Traumatic anterior shoulder instability (TASI) is to blame for 95% of glenohumeral dislocations and is associated with soft tissue and bony pathoanatomies. Non-operative treatments include slings, bracing and physiotherapy. Operative treatment is often used, including bony and soft-tissue reconstructions performed through open or arthroscopic approaches. There is management variation in patient pathways for TASI including when to refer and when to operate. A scoping review of systematic reviews, randomised controlled trials, comparing operative with non-operative treatments and different operative treatments were the methods followed. They conducted an online search for bibliographic databases and reference lists of relevant articles from 2002 to 2012. Systematic reviews were appraised using AMSTAR (assessment of multiple systematic reviews) criteria. Controlled trials were appraised using the CONSORT (consolidation of standards of reporting trials) tool.
Their analysis of the reviews didn’t provide strong evidence for a best treatment option for TASI. No studies directly compare open, arthroscopic and structured rehabilitation programmes. Evaluation of arthroscopic studies and comparison to open procedures was difficult, as many of the arthroscopic techniques included are no longer used. Recurrence rate was generally considered the best measure of operative success, but was poorly documented throughout all studies. There was conflicting evidence on the best timing of intervention and no consensus on any scoring system or outcome measure.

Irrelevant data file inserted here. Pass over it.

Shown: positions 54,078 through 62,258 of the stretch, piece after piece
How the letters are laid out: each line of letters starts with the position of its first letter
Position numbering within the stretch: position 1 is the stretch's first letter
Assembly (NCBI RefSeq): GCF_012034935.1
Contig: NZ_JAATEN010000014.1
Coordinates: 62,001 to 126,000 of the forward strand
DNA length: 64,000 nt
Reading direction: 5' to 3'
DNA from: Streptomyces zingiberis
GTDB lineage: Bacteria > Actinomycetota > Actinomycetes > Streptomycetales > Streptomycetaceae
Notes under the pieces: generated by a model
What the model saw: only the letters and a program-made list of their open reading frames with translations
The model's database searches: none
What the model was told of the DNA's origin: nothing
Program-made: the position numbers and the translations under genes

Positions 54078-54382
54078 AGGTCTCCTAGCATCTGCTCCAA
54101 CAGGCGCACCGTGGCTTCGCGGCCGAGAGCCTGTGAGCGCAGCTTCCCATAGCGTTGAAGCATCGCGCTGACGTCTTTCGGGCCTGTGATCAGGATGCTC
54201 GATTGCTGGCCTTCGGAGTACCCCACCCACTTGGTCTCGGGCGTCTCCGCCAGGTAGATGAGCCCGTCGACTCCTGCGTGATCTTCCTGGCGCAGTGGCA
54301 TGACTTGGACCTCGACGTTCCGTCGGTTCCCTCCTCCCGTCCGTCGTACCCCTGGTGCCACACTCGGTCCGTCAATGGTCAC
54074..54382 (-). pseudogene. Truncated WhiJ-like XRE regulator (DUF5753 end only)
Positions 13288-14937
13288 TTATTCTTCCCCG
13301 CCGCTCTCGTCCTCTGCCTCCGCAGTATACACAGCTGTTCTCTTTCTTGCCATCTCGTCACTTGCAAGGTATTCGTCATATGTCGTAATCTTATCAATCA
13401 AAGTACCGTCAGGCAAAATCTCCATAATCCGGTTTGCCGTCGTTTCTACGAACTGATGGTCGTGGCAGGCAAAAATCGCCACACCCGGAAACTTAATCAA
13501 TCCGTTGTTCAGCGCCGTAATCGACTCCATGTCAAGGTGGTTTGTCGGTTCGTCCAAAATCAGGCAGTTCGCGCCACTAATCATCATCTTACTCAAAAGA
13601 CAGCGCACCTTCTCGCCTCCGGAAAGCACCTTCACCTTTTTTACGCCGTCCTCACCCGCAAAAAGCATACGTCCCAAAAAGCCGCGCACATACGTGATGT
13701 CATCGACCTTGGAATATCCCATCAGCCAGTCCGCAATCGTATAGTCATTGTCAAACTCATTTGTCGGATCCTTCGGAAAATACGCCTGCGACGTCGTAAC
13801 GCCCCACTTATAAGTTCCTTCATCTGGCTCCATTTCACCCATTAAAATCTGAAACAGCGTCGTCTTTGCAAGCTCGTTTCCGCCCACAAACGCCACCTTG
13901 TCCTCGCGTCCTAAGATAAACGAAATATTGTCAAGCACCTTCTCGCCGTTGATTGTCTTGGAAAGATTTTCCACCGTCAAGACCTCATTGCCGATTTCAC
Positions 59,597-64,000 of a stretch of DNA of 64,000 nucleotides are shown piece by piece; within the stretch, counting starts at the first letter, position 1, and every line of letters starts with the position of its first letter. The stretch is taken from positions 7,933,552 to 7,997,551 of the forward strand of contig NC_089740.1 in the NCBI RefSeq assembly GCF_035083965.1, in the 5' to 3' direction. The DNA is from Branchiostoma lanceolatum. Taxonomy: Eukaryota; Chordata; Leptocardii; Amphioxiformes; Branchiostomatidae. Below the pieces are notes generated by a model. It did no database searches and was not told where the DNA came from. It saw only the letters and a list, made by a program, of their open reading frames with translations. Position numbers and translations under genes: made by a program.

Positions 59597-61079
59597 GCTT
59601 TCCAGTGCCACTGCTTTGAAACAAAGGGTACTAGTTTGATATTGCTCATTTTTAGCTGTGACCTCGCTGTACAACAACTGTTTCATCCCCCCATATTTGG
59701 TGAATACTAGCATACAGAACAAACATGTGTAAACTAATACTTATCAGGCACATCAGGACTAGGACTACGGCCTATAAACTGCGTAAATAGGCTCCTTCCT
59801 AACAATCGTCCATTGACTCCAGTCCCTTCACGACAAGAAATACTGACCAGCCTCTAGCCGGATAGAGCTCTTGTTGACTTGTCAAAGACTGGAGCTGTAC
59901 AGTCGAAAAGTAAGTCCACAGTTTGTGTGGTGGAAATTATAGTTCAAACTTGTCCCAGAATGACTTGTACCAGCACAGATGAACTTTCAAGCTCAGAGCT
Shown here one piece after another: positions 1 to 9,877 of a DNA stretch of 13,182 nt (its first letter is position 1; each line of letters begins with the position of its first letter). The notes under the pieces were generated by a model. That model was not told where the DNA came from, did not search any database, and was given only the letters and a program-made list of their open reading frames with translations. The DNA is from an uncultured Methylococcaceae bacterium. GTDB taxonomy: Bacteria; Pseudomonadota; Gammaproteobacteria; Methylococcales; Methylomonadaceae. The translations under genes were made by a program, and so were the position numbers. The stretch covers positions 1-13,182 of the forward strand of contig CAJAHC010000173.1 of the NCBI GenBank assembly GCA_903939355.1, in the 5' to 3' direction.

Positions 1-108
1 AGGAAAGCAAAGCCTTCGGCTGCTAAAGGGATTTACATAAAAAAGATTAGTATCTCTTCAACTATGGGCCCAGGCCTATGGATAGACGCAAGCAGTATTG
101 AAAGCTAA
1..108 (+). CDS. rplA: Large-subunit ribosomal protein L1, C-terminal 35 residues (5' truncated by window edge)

The authors concluded that there is no agreement about which validated outcome tool should be used for assessing shoulder instability in patients. There is limited evidence regarding the comparative effectiveness of surgical and non-surgical treatment of TASI, including a lack of evidence regarding the optimal timing of treatments like this. They add that there is a need for a well-structured randomised control trial to examine the efficacy of surgical and non-surgical interventions for this common form of shoulder instability.